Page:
The Financial Stability Institute (FSI) of BIS published a paper that reviews the debate on central bank involvement with financial oversight in the light of recent developments and the evolution of policy frameworks worldwide. The focus is on the interplay between objectives and instruments across different policy domains. The paper covers the evolution of institutional arrangements since the great financial crisis, discusses the case for assigning a financial stability role to central banks, and analyzes links between the micro- and the macro-prudential functions. The paper concludes that, based on the experience with COVID-19 policy response, there seems to be a clear case for assigning the financial stability mandate to central banks and an even stronger one for including both macro- and micro-prudential responsibilities in that mandate.
The oversight of financial sector involves a number of policy functions aimed to ensure adequate market functioning and the stability and integrity of the financial system. These functions include the monitoring of the solvency and conduct of business of different types of financial institutions. The design of institutional arrangements for financial sector oversight requires these different functions to be assigned to specific agencies. Decisions need be made on how policy objectives should be assigned between different authorities. Traditionally, this question has revolved around identifying conflicts and complementarities between their various remits. Equally important, however, is the question of whether specific policy instruments can be neatly assigned to specific objectives. When a specific policy instrument can significantly influence more than one objective, the case for assigning each of those objectives to a different agency weakens.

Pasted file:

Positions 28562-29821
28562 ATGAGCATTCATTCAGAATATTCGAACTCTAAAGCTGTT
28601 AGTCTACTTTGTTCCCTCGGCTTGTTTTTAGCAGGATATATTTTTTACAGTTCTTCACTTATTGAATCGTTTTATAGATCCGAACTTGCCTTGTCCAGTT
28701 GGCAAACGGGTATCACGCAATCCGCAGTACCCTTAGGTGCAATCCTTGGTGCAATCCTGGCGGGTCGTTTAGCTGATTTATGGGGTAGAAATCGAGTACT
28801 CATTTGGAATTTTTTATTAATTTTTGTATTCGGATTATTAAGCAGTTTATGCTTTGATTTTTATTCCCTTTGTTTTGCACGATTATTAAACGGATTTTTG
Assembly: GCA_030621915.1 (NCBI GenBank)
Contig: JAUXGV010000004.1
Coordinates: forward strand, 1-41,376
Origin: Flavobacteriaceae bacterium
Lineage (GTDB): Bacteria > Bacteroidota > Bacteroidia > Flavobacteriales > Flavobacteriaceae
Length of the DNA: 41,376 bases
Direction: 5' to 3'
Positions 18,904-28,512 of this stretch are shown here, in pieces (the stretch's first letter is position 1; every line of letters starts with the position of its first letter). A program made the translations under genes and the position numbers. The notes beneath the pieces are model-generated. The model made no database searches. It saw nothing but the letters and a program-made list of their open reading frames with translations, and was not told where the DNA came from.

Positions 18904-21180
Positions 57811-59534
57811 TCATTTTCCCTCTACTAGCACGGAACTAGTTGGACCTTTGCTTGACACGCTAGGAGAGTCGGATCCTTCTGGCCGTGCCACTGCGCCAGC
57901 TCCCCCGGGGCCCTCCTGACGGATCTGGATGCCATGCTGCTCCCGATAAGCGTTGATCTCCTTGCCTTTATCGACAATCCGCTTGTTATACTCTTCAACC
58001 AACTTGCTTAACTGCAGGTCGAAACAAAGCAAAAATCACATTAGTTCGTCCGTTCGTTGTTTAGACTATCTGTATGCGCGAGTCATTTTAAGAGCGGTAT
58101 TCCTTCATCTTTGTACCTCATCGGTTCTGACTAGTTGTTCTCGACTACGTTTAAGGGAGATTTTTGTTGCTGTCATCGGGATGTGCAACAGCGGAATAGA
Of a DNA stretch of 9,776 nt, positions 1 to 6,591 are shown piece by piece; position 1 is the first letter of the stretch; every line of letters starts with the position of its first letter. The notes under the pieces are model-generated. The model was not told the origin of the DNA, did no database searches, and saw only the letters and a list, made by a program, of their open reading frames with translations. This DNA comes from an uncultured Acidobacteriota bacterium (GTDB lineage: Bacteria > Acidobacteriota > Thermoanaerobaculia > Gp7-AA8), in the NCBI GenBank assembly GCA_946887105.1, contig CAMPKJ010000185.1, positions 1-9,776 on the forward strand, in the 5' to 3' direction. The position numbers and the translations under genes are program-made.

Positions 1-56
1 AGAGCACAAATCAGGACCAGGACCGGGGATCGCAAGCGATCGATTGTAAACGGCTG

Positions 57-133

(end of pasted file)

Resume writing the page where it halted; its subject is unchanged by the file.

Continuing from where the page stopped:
The COVID-19 crisis has shown how different policy instruments could be activated in parallel by different agencies with the aim of stabilizing the economy and the financial system. It also showed the difficulty of making clear distinctions between actions aiming at addressing deflationary risks (and economic instability more generally) and those targeting the availability of credit to the real economy. Moreover, the measures taken reveal that the latter objective cannot be achieved by purely macroeconomic or macro-prudential measures, without adjusting the micro-prudential policy stance. The impact of various policy instruments on differing social objectives constitutes a challenge for the adequate functioning of institutional arrangements based on allocating monetary, macro-prudential, and micro-prudential responsibilities to different agencies. During a crisis, agencies may naturally agree on the need to adopt extraordinary measures. On the other hand, the challenges of a coordinated policy response may become more severe as authorities decide on the pace of normalization based on their own remit but using instruments that may also affect the other objectives of the other agencies.